I have read Gribster's comment with great interest. When I visited the SE Slope in June 2008 I used OSNI Sheet 26 (B Edition 2001) which placed the high point on the County Boundary as H (G90400 19550) and not I (G903 196), the then listed MV co-ordinates. This said the MV reference conveniently placed the high point at a track junction some 100m NW of my reading. As I was walking part of the Miner's Way at the time I found the track actually crossed the MV reference point en route and it was therefore a simple matter of leaving the track and walking the short distance out to my own reference point H (G90400 19550). This appears to lie within a 25m margin of error from that given by Gribster and the now accepted MV reference. At the time there was nothing marking the spot and I am glad to read that a small cairn of stones has since been errected. I also recall that the hummocky ground had a number of "contenders" for the highest point but a short stroll around will satisfy even the most fastidious walker that s/he has been to the Top of Roscommon! Intrigued by the apparent discrepancy between the original MV reference and the currently accepted one, I again studied my maps and have found that on an earlier version of Sheet 26 (dated 1981) the County Boundary high point was indeed located, just beside a track, at I (G903 196) (the original MV reference). I therefore assume that this was the map used to determine the earlier MV reference point. Indeed tracks at that time were not as well marked on the map, and pre-dated the laying of more substantial tracks to service the later established Wind Farm. Linkback:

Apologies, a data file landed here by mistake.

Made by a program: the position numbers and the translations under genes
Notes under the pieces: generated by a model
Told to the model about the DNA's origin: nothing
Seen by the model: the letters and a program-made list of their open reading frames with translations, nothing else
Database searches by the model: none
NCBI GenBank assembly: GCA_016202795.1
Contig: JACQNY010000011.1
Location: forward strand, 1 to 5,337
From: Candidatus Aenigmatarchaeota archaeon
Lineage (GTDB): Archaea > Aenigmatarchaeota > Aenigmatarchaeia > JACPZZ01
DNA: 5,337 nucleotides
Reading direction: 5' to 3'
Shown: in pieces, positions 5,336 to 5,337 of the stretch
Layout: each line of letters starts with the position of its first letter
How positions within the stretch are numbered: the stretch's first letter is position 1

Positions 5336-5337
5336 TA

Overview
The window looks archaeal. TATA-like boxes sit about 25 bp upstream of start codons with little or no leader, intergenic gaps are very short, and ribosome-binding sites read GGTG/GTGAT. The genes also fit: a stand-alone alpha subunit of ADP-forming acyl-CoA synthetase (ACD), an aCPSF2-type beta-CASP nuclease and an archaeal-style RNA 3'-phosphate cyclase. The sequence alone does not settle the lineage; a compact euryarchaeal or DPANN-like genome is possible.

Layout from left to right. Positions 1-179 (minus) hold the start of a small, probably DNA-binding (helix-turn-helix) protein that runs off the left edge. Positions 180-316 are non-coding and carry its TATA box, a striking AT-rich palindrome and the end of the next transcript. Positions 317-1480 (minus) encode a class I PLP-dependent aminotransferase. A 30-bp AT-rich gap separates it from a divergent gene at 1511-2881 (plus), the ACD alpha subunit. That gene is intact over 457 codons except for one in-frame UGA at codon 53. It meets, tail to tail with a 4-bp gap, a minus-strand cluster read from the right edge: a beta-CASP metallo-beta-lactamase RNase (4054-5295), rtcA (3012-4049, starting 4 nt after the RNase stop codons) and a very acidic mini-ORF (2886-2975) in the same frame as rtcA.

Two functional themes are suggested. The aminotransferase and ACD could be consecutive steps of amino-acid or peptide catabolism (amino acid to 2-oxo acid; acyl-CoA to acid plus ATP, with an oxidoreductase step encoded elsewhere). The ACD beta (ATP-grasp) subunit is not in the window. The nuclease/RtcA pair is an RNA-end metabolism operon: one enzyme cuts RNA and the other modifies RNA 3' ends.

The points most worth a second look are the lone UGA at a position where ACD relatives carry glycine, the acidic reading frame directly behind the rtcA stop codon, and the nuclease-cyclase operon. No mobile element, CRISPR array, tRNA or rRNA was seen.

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   picture about Seltannasaggart SE Slope
Picture: On the Top of Roscommon
Highest Point in Roscommon
by Harry Goodman 5 Dec 2011